Good health = economic growth: A case for raising domestic African health financing

Good health = economic growth: A case for raising domestic African health financing


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Pearl Alice just returned from the Conference of African Finance and Health Ministers in Tunis, Tunisia.

The meeting of African Finance and Health Ministers in Tunisia last week tackled multiple challenges facing African health and finance policy makers. Chief among them is how to raise domestic finance for better health outcomes — a huge issue — as Africa has 25 percent of the global disease burden. And poor health and premature death hinder economic growth in Africa.

Policy makers talked about how to spend their health dollars to improve health outcomes and create conditions for economic growth, because the fact is, these two issues are linked. One extra year of life expectancy raises GDP by 4 percent, and an additional $21 to $36 annual per capita investment in health could save more than 3 million lives in 2015 alone. As Tanzania Finance Minister William Mgimwa said, “While Africa may need more money for health, it also needs more health for money.”

Other topics were discussed. As I mentioned in a previous blog post, health worker shortages are a big issue. Twenty-five to 50 percent of African-trained doctors work overseas. Secondly, is there a potential “demographic dividend” in Africa’s future? With nearly half of Africa’s population under the age of 15, with more focus on smaller family size, Africa could experience a “demographic dividend” in 10 to 20 years where there are more people in the workforce than young and older dependents combined. Lastly, since most African countries are not likely to meet the Millennium Development Goals by 2015, should we extend the 2015 deadline or establish new policy framework for meeting the same targets?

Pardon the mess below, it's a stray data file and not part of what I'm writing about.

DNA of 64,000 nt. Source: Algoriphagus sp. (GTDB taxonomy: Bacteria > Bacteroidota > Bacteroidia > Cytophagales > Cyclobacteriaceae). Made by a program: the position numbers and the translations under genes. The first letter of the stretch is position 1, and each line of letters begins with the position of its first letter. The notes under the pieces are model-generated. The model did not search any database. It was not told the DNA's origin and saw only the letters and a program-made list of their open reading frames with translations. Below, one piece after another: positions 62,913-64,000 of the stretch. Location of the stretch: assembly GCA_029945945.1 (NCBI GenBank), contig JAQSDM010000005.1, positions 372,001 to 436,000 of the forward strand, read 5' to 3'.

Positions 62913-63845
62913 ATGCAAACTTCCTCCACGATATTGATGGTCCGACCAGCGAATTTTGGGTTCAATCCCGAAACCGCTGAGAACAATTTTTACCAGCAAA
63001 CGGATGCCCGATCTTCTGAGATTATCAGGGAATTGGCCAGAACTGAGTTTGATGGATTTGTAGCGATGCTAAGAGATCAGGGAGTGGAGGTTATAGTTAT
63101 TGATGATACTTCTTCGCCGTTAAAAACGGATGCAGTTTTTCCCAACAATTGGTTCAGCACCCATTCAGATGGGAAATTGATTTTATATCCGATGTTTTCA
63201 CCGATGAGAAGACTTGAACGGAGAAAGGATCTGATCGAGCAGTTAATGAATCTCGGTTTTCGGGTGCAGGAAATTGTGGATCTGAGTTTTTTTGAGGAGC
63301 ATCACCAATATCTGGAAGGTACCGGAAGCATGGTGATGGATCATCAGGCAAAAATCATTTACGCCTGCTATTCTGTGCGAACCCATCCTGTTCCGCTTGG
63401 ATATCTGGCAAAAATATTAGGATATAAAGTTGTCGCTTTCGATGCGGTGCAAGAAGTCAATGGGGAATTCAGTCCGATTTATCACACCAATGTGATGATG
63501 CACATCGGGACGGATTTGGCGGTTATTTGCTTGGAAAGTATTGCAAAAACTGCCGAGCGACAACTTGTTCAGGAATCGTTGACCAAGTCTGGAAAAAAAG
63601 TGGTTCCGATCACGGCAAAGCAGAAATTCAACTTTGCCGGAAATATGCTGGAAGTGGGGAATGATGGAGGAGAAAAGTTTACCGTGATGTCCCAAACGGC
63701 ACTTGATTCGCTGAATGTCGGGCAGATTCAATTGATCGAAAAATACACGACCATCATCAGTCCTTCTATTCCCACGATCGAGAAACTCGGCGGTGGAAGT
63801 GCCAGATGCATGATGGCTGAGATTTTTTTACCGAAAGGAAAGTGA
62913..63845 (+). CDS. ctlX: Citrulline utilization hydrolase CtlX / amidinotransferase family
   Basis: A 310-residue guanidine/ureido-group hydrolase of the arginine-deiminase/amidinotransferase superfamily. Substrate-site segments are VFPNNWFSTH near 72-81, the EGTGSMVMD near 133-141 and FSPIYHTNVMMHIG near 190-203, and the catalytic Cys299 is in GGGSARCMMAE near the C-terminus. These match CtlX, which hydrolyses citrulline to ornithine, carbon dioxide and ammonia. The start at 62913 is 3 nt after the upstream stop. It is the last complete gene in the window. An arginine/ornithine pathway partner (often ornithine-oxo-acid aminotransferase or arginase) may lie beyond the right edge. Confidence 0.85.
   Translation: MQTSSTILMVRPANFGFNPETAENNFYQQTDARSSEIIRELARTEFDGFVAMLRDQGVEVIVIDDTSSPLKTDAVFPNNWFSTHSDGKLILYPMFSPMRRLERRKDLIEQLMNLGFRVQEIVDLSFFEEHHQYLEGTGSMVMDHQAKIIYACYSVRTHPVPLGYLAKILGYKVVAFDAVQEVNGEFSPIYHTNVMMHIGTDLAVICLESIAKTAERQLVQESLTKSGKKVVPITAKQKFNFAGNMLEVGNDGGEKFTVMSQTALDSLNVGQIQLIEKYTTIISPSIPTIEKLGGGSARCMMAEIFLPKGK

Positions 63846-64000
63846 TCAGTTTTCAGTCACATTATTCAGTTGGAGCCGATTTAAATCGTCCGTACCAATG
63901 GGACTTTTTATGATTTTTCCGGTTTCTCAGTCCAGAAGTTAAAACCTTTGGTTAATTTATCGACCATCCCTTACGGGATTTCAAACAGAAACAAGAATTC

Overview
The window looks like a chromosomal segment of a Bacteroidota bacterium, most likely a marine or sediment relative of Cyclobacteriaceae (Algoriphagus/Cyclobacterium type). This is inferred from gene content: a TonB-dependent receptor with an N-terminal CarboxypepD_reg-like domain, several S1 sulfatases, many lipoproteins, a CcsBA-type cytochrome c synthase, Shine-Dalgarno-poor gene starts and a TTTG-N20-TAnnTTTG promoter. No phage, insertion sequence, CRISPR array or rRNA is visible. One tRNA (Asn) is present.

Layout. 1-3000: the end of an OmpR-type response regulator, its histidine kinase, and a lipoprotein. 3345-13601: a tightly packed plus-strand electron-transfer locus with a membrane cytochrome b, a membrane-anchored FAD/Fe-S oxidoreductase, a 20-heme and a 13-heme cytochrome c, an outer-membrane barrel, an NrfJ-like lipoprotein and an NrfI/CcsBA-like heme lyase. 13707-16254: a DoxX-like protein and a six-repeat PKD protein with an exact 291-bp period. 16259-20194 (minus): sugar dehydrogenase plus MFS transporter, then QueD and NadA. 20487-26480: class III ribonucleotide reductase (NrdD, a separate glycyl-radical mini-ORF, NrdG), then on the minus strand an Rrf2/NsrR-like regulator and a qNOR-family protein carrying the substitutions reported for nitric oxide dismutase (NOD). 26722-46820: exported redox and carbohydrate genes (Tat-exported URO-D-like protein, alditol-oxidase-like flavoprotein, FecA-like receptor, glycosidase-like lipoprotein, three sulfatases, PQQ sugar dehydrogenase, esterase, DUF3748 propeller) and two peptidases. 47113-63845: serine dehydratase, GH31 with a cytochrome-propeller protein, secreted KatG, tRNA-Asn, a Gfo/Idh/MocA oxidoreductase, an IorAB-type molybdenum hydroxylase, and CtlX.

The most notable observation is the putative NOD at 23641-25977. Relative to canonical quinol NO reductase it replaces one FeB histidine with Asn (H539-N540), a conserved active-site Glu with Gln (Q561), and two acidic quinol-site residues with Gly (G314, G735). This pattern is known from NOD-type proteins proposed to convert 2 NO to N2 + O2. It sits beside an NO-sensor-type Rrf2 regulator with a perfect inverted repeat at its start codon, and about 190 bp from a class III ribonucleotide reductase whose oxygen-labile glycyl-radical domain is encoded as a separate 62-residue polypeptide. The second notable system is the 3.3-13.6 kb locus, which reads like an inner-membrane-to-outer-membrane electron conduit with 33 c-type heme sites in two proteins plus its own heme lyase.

The Conference also agreed that universal access to health care services was the major goal — but how to achieve it is the challenge. Currently, the poorest African families pay for 63 percent of their health costs out of pocket. African governments spent the least amount of their budget on health compared to other world regions.

Ministers of finance asked, in the face of large-scale poverty, how do they balance the needs of Health Ministries against others like education, agriculture and trade?

Some health ministers argued that without a healthy population, none of the social and economic goals could be achieved. As a conference participant said, “better health leads to greater wealth.” The answer lies in structuring the budget process based on national plans that utilize cost-effective programs that result in value for money and performance-based budgeting practices.

Many countries in Africa are instituting health reforms to reduce the cost of quality health care while covering more people. Rwanda introduced community-centered health insurance and raised the number of the insured from 3 percent of the population to 90 percent between 2003 and 2010. To meet its health workforce shortage, Ethiopia trained and deployed 40,000 new health workers to under-served areas.

The ministers ended the conference with the Tunis Declaration on Value for Money, Sustainability and Accountability in the Health Sector. The Declaration lists 10 reforms and calls upon African parliamentarians and civil society to support the implementation of these recommendations.

Photo credit: UNAIDS.


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